I really wanted to develop my upper body. So I did that a lot while really cutting back on the running. People think they need to go out and run but you need to be able to make sure that you can get through that sort of distance. My weekly mileage running is not a lot.
I do races a lot so that’s really good training and really good mileage but I do a lot of quick 20, 30 minute high intensity runs. I really don’t waste any time by doing a bunch of miles or anything like that.
Pete: Really intense, short-time workout, whether it be your strength training and or your running?
Chris Rutz: Exactly. Crossfit will do 400 meter repeats, 4 times or 4400, or something like that once a week, maybe doing 800. I’ll do a race on the weekend and maybe one other longer run/hike type thing out here in Arizona where we’ve got some good hills to climb. With that I can get a great workout in 20 to 40 minutes.
Pete: That’s awesome. Endurance-wise, how long have you been doing endurance stuff? Did you do a lot of endurance races?
Chris Rutz: Yeah, my Triathlon days really started out in the early 90s I guess, right when I graduated from college and got my first job. I did my very first year out from an endurance perspective, I said ‘Hey I want to do a Triathlon’ and went out and did a Sprint Triathlon and then at the end of that year I ended up kind of getting suckered into doing a full Ironman.
I was set up to do as a relay team with a couple other guys and the guy who was going to do the run hurt his leg. I’m like, ‘Well I’m going to do the bike. I guess I could maybe do the run too’. I’m like ‘If I’m going to do the bike and the run, I might as well do the whole thing.’ So my first year out of doing triathlon I ended up doing a smaller Ironman race in Florida; that’s where I grew up.
And like I said, I did Triathlon Racing for about 4 years before I got to Arizona; I moved out here and a whole new world opened up to me. Having grown up in Florida, it was all flat roads – not a lot of trails, not a lot of interest things to do other than have fun doing triathlons which I love. I moved out here and it opened up a world of trail running, mountain biking, canyoneering, rock climbing – kind of all the adventure sports as well. And there’s not a lot of water for triathlon in Arizona; there’s a little bit but kind of not, same as in Florida.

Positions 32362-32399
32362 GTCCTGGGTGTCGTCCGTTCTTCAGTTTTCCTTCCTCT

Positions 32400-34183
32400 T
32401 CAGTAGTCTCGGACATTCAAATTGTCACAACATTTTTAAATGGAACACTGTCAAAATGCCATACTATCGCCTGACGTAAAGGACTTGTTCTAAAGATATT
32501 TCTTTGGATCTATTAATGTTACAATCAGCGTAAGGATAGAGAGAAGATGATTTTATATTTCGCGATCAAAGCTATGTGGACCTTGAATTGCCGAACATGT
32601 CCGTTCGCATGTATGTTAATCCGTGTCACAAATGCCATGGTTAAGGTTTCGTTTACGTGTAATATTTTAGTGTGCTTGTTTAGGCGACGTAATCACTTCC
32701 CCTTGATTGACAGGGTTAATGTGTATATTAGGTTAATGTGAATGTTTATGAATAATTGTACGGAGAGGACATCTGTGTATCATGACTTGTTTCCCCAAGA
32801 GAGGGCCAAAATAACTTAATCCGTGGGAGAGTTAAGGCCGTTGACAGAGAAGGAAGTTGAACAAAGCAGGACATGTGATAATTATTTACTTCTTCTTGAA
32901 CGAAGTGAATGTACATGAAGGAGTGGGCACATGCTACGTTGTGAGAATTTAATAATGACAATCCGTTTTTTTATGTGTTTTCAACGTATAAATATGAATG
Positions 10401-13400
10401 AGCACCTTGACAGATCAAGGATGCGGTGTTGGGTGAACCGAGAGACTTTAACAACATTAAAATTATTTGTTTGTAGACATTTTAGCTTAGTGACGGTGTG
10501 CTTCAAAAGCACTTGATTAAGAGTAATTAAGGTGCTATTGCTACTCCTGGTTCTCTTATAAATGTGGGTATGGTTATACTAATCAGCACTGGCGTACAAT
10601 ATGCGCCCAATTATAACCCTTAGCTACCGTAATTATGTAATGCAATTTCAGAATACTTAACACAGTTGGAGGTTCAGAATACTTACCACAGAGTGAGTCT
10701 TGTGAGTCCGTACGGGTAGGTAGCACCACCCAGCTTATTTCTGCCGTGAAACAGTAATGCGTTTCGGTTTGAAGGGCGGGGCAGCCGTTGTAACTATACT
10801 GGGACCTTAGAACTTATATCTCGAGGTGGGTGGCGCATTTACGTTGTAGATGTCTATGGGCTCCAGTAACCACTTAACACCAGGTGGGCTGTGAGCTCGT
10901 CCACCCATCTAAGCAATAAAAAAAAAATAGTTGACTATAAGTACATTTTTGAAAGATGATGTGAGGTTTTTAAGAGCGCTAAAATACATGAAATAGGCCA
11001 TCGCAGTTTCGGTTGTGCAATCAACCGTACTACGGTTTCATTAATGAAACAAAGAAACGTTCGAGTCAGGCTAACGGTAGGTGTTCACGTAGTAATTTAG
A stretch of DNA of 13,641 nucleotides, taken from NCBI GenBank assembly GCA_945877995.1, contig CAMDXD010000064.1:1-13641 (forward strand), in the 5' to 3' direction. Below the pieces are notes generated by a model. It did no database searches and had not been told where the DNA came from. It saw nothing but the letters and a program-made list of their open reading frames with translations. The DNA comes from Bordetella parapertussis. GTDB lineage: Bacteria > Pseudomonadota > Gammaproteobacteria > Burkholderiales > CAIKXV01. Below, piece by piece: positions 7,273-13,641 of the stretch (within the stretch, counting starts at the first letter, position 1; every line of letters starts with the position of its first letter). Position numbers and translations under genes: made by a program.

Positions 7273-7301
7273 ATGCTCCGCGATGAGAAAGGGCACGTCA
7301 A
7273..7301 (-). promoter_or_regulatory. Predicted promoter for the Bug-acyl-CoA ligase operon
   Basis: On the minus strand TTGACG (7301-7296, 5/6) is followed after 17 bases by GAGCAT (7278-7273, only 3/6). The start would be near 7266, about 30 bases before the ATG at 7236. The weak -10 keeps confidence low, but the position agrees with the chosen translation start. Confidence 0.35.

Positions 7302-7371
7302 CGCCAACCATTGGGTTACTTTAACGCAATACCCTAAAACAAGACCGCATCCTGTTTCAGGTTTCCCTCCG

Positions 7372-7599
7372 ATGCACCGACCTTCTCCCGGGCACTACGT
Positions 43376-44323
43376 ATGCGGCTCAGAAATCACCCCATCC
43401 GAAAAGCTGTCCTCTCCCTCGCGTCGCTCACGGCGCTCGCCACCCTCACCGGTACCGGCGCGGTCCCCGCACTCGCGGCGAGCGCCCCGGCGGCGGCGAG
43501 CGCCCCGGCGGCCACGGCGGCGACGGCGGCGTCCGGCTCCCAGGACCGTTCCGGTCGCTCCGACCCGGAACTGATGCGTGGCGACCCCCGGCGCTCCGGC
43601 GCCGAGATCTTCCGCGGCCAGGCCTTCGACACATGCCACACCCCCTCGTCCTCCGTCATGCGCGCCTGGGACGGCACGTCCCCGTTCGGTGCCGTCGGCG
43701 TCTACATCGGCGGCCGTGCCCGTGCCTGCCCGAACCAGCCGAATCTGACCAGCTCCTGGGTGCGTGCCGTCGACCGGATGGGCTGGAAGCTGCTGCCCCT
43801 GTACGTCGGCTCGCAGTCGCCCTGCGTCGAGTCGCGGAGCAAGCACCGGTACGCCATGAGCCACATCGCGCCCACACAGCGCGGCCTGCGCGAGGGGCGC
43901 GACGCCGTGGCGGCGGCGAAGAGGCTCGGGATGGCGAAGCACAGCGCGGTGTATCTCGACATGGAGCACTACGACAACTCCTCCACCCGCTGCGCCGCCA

So I kind of turned my attention to mountain bike racing and road bike racing. I did that on and off for a number of years. That’s kind of what I was doing most. I mean I love biking, you know whenever we’re doing something that we love we’re like ‘I’m going to do this for the rest of my life.’
I actually haven’t been biking for about 8 months now. My focus has definitely changed to obstacle racing.
Pete: Your first thing was a triathlon – most people start off like half marathon, just running. You actually went straight to the triathlon, that’s pretty intense.
Chris Rutz: Yeah, I like the mixture. Running – it’s kind of funny but I’m going to say this. Running to me is really pretty boring. And even when I was doing triathlons, I never really ran too many road races. I might have done an occasional 5K but I tell this to everybody, everybody is probably like ‘You are crazy’, but I don’t consider myself to be a runner.
I mean I can’t go out and run – I think my best 5K ever was maybe sub 19 minutes. I’m just not a fast runner. I guess the thing what I like about Obstacle Racing is it doesn’t reward the runner. Yeah, you have to be a good runner but you don’t have to be the best runner because there are a lot of different things that occur during that race that you’ve got to be prepared to tackle and take on.
Pete: That’s so true. It seems like their run is just a sprint to get to the next obstacle, like ‘Get this over with so I could see what’s next’.
Chris Rutz: Right.
Pete: It seems like with all the stuff that you are doing, you have a huge strive for success and you are constantly competing with this thing. It seems like you do a lot more Spartan races and you really enjoy those the most because their clocked in time. What’s your drive for that, like is there an internal drive or is it from your background?
Chris Rutz: You know it’s funny; I guess I’ll first talk a little bit about it – I was doing mainly a Tough Mudders last year. I did 11 Tough Mudders which was really in preparation for me doing World’s Toughest Mudder because I wanted to make sure that I was comfortable with the obstacles that would be presented and it was running the course to New Jersey where I knew the race was going to be, so I did that one in advance.
I did Tough Mudder and camped with my brother. There were a lot of reasons I was doing Tough Mudder last year, and I kind of like the concept of not being timed. That is more relaxed and that sort of thing. But I found that when I got to the starting line of those events, we say the pledge that tough mudder is not a race but a challenge, but for all of us right at the starting line, it’s a race.
I guess a lot of people think/wish that event was timed. I was at Spartan Race yesterday and you get your results immediately.
You know how you did in your age group, how you compared to other people and then hearing people say ‘Hey I was fifth in my age group, that’s awesome. Next time I’m going to try to improve’